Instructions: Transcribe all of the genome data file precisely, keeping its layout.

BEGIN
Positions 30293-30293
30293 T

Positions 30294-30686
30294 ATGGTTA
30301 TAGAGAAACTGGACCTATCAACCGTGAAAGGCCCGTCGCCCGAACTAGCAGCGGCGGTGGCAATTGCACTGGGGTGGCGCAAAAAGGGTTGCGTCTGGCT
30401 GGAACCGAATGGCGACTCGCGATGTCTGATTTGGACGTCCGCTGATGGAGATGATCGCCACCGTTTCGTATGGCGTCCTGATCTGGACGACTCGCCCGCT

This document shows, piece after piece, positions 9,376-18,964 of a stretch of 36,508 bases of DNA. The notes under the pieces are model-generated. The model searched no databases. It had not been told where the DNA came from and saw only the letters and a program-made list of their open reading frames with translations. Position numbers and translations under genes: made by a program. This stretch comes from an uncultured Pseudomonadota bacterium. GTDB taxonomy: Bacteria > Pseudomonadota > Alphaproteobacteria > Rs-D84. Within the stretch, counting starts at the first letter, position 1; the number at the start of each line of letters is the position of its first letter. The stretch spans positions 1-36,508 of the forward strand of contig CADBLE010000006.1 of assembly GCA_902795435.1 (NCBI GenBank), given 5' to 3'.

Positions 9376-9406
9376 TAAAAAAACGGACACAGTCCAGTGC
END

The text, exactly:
Positions 30293-30293
30293 T

Positions 30294-30686
30294 ATGGTTA
30301 TAGAGAAACTGGACCTATCAACCGTGAAAGGCCCGTCGCCCGAACTAGCAGCGGCGGTGGCAATTGCACTGGGGTGGCGCAAAAAGGGTTGCGTCTGGCT
30401 GGAACCGAATGGCGACTCGCGATGTCTGATTTGGACGTCCGCTGATGGAGATGATCGCCACCGTTTCGTATGGCGTCCTGATCTGGACGACTCGCCCGCT

This document shows, piece after piece, positions 9,376-18,964 of a stretch of 36,508 bases of DNA. The notes under the pieces are model-generated. The model searched no databases. It had not been told where the DNA came from and saw only the letters and a program-made list of their open reading frames with translations. Position numbers and translations under genes: made by a program. This stretch comes from an uncultured Pseudomonadota bacterium. GTDB taxonomy: Bacteria > Pseudomonadota > Alphaproteobacteria > Rs-D84. Within the stretch, counting starts at the first letter, position 1; the number at the start of each line of letters is the position of its first letter. The stretch spans positions 1-36,508 of the forward strand of contig CADBLE010000006.1 of assembly GCA_902795435.1 (NCBI GenBank), given 5' to 3'.

Positions 9376-9406
9376 TAAAAAAACGGACACAGTCCAGTGC